Small Fossil Fuel Businesses in Scranton: Challenges in a New Era

Scranton, a former dreamland for fossil fuel sources, is embracing renewable energy, with local natural gas and oil companies saying they are being crowded out of the market and blaming Democrats for pushing too much clean energy legislation.

In April, the Electric City received $75,000 grant for electric vehicles, as part of the Regional Greenhouse Initiative announced by the administration of Gov. Tom Wolf this year. “We had the first electric streetcar back in 1886, so it’s been a while since we were on the forefront of sustainable transit, and we’re looking forward to really kick-starting our efforts here to have more equitable transit, better healthier, better communities,” Mayor Paige Cognetti said during her interview with WNEP. 

Further investment in electric vehicles’ charging stations has driven up residents’ consumption of household energy. The 12-month percent CPI increase in energy is 31.2%, 7.4% higher than the U.S. city average, according to the Scranton area economic summary released by the Bureau of Labor Statistics.

The promotion of renewable energy-based transportations has sparked a national debate. The U.S. Environmental Protection Agency said in a statement that gasoline fuel-based vehicles emit 4.6 metric tons of carbon dioxide–the number one contributor to global warming. 

Meanwhile, small oil and natural gas business owners and workers in Scranton maintain that pervasive electric cars rollout is impractical, which poses them the unprecedented business threats, exaggerated by nationwide inflation. 

Rich Michaels, a truck driver who was fueling his truck at a gas station nearby Plociniak Fuel Services in Scranton, said he opposed the government for moving away from the internal combustion engine.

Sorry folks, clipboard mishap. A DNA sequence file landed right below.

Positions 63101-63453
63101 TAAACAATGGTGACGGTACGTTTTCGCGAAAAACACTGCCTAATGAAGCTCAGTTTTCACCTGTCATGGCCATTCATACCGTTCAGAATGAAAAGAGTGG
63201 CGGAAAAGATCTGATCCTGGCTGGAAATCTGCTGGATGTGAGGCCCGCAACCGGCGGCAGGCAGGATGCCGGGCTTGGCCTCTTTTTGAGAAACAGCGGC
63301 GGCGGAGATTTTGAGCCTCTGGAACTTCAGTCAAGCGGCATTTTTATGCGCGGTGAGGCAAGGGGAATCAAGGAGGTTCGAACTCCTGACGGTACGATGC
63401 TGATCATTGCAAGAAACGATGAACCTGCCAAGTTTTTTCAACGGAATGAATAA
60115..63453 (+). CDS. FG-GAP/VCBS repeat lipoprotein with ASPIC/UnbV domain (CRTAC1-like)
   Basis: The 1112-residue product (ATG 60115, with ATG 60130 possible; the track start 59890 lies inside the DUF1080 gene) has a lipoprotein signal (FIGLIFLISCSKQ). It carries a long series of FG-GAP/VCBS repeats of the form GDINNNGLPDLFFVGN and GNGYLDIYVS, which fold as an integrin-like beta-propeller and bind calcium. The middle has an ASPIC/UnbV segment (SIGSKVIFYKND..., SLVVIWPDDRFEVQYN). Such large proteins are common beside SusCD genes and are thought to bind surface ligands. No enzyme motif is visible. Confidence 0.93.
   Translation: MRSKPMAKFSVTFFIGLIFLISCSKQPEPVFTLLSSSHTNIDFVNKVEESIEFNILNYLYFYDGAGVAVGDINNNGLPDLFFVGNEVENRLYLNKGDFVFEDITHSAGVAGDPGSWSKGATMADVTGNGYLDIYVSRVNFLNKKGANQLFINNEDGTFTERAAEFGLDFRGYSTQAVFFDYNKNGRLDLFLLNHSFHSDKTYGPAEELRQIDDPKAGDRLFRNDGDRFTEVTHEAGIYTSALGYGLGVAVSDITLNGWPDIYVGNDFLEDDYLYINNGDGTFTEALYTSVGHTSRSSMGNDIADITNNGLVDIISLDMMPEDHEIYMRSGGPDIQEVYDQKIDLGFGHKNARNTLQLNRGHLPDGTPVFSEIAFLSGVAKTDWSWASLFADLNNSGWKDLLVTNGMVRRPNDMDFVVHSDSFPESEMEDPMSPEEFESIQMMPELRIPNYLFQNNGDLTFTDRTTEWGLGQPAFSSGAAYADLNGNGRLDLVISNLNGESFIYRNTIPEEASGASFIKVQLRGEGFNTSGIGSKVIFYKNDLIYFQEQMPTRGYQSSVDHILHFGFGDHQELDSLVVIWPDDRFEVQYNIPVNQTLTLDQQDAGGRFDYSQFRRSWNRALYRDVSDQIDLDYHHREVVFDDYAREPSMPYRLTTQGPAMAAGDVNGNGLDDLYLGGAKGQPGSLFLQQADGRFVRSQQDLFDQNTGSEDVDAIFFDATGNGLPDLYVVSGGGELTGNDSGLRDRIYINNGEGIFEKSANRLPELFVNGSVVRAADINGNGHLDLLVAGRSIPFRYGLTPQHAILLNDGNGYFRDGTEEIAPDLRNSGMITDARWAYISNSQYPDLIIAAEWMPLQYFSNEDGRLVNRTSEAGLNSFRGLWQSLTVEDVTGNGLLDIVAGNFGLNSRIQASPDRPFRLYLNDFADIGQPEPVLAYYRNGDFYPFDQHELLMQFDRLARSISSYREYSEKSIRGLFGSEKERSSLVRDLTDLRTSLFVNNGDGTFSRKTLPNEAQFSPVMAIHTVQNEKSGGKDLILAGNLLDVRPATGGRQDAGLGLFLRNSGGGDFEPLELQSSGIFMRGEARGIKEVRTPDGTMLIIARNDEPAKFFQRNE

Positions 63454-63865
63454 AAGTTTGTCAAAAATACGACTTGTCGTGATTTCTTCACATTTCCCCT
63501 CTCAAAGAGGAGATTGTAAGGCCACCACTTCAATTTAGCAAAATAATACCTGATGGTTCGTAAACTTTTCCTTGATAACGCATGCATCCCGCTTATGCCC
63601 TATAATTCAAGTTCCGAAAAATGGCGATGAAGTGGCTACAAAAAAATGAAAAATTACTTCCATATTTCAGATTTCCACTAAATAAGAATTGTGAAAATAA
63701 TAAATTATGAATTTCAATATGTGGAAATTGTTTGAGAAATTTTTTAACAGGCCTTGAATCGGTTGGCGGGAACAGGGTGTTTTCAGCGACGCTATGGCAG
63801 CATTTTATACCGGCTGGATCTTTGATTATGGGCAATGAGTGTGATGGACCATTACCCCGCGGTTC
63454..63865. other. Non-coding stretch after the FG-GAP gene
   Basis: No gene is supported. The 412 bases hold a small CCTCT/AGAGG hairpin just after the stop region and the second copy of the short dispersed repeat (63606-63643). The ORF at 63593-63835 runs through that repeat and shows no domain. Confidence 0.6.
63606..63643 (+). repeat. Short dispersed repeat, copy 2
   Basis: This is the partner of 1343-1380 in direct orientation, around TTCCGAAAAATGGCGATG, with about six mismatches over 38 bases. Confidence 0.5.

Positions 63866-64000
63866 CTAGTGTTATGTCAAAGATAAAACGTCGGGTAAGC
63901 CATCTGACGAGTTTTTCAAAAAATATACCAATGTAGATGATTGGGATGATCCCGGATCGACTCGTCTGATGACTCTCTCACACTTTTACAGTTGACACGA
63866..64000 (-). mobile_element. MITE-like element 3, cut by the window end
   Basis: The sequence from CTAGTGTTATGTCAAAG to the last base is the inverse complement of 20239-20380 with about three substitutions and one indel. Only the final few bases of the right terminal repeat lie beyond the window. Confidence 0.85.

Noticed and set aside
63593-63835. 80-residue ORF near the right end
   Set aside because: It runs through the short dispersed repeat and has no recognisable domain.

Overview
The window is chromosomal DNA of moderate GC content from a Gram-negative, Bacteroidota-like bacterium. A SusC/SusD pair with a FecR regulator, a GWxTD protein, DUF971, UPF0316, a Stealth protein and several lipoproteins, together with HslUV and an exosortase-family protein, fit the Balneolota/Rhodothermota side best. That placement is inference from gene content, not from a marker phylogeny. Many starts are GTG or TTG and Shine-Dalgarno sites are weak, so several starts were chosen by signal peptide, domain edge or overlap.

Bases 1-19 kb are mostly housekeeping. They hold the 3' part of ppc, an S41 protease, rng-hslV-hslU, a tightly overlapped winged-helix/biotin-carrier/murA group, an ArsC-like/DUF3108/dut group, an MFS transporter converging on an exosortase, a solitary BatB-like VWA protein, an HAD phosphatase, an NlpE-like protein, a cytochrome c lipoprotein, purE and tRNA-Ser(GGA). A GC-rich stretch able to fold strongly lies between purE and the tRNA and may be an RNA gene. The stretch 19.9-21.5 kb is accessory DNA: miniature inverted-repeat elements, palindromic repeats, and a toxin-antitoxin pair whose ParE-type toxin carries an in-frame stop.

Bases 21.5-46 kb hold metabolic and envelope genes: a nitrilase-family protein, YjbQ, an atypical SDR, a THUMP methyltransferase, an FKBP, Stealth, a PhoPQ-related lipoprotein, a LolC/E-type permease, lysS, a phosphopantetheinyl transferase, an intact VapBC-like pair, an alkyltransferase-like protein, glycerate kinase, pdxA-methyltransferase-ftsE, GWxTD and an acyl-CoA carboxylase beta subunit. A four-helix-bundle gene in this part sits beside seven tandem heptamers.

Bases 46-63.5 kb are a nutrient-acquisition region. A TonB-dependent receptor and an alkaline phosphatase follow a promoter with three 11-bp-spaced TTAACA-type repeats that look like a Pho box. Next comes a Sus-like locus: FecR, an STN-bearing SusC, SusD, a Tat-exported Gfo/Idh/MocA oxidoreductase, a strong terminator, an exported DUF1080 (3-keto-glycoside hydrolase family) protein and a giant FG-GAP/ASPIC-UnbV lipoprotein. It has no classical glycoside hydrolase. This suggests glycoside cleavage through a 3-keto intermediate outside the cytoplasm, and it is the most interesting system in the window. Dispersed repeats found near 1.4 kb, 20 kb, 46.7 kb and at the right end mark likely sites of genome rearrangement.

“They screwed us because they stopped the natural gas, which is stupid,” said Michaels. 

Rich Michaels, a truck driver, came to a gas station nearby Plociniak Fuel Services to fuel his truck. (Photo by Yuheng Zhan)
Rich Michaels, a truck driver, came to a gas station nearby Plociniak Fuel Services to fuel his truck. (Photo by Yuheng Zhan)

According to Michaels, an electric pickup truck does not last long, especially in cool weather. It takes people hours to charge, but they can only drive 50 miles on the road. 

“This is ridiculous. They use fossil fuels to make the batteries, and the batteries for these electric cars are useless,” Michaels added. 

While the government intends to boost clean transportation, officials have not tried to reduce high fuel prices generated by inflation, he said. “I made $1,400 today, but $234 will come out of fueling the truck,” he continued. 

Amid the rising prices, many state regulators have passed mandates banning the sale of gasoline-fueled cars by 2035, a move that Pennsylvania has not followed but that has raised serious concerns about the oil industry’s future in the state. 

Fred Lance, the owner of Fred Lance Coal & Oil–a local family heating oil company–said that he is against the ban because it would be almost impossible to approach business transformations for those small oil businesses.